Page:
Learn about simple circuits by making a light-up Rudolph card using our free printable!
Happy holidays, everyone! Ring in the season with this easy project and introduce your kids to simple circuitry while you’re at it. Once you get the hang of how to lay the circuit, challenge your child to create their own light-up card from scratch! Check out the video below for a quick overview and read-on for the full tutorial. This projects enforces the idea that a circuit needs to be complete in order to work. When you close the card, your circuitry will connect and Rudolph’s LED nose will light up. When you open the card, the circuit will be broken and the LED will turn off. Creating these cards also reenforces spacial reasoning, as the child can see how the circuit is formed in 3D space.
Warning: Button cell batteries used in this project are very dangerous when swallowed and can lead to death or serious impairment. Do not use around small children or anyone who puts things in their mouth like a pet. Always store them and the card in a safe place.
Materials (This contains affiliate links. This means if you purchase using this link, I make a small commission at no extra cost to you. I’d appreciate your support! Thank you!)
- Save the printable below this tutorial by right clicking and pressing “save image”. Print out the card and the circuit guide.
- Follow the instructions on the circuit guide to set up your circuit:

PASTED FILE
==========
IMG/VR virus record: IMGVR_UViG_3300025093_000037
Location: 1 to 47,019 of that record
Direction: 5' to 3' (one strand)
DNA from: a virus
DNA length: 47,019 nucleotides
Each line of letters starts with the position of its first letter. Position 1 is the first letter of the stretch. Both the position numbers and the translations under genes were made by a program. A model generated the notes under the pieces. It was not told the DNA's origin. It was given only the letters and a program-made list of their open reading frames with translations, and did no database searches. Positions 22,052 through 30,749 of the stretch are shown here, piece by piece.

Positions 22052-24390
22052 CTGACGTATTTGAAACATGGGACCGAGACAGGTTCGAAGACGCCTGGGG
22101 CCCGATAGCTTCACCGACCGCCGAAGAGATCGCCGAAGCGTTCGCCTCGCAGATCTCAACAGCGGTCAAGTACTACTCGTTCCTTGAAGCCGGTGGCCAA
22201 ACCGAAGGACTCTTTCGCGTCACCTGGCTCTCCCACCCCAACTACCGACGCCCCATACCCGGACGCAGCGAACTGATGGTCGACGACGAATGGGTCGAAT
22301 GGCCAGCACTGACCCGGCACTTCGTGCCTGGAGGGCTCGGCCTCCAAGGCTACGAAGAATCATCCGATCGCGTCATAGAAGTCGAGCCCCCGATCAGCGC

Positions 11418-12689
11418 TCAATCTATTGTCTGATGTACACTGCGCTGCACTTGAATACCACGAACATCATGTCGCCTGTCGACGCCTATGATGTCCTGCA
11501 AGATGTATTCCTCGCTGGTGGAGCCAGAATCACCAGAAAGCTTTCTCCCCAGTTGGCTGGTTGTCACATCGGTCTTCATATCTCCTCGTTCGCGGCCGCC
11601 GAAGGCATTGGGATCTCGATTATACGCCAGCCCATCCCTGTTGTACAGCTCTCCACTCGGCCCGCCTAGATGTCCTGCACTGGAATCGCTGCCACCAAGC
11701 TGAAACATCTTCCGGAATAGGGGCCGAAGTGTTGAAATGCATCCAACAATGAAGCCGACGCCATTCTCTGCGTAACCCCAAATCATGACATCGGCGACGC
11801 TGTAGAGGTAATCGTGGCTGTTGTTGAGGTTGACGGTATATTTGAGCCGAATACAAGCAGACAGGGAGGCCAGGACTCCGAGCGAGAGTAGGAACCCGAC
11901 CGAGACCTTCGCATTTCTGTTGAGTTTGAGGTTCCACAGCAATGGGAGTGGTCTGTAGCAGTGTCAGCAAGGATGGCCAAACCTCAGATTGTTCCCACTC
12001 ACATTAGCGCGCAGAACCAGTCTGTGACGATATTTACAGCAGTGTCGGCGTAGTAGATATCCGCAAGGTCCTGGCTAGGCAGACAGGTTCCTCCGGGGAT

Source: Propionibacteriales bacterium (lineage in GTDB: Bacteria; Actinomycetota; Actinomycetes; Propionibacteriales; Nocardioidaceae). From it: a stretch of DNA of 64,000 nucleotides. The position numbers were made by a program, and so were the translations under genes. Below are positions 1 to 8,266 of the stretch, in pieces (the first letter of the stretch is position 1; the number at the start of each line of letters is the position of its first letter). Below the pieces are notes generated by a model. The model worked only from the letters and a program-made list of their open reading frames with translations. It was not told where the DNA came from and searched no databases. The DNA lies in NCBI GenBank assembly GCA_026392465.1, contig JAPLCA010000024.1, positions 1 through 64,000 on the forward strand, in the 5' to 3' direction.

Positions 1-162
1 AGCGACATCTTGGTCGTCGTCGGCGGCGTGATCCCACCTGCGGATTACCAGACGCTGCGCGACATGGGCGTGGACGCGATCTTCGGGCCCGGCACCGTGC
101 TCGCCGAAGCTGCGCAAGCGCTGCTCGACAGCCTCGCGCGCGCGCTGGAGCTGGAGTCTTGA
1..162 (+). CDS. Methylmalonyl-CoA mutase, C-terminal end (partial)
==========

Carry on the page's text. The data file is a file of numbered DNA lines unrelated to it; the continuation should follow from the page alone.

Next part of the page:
- Roughly measure copper tape to the lengths shown on the guide. Stick to the back of your card (or directly to the guide if you can print the guide on the back of the paper)
- Splay the legs of the LED so they lay flat. Poke a hole through Rudolph’s nose, insert the LED, and tape the legs from behind, over the copper tape where indicated on the guide (See video). LEDs have a polarity and it must match up with the battery’s polarity or else this won’t work. The long leg of the LED is the positive side and the short leg is the negative side. Be sure to follow the circuit guide to point the legs in the right direction.
- Tape the battery on top of the copper tape where indicated on the circuit guide, paying attention to the polarity again. Ensure the negative side of the battery leads to the negative side of the LED. Use two pieces of tape on wither side of the battery so the copper tape at the top of the card can make contact with the battery when the card is closed (See video).
- Close your card and watch the nose light up! If it doesn’t, make sure the polarity of the LED and battery are correct and check that all connections are snug.
- If you plan on sending this, consider sliding a piece of paper between the battery and connecting copper tape that the recipient will remove to ensure the battery doesn’t run out while in transit.
Here are the free printables below! Just save the image to your computer!
Let me know if you get around to trying this! Be sure to follow and tag me in your projects on Instagram @cara_florance for a chance to be featured in my stories! Happy Holidays!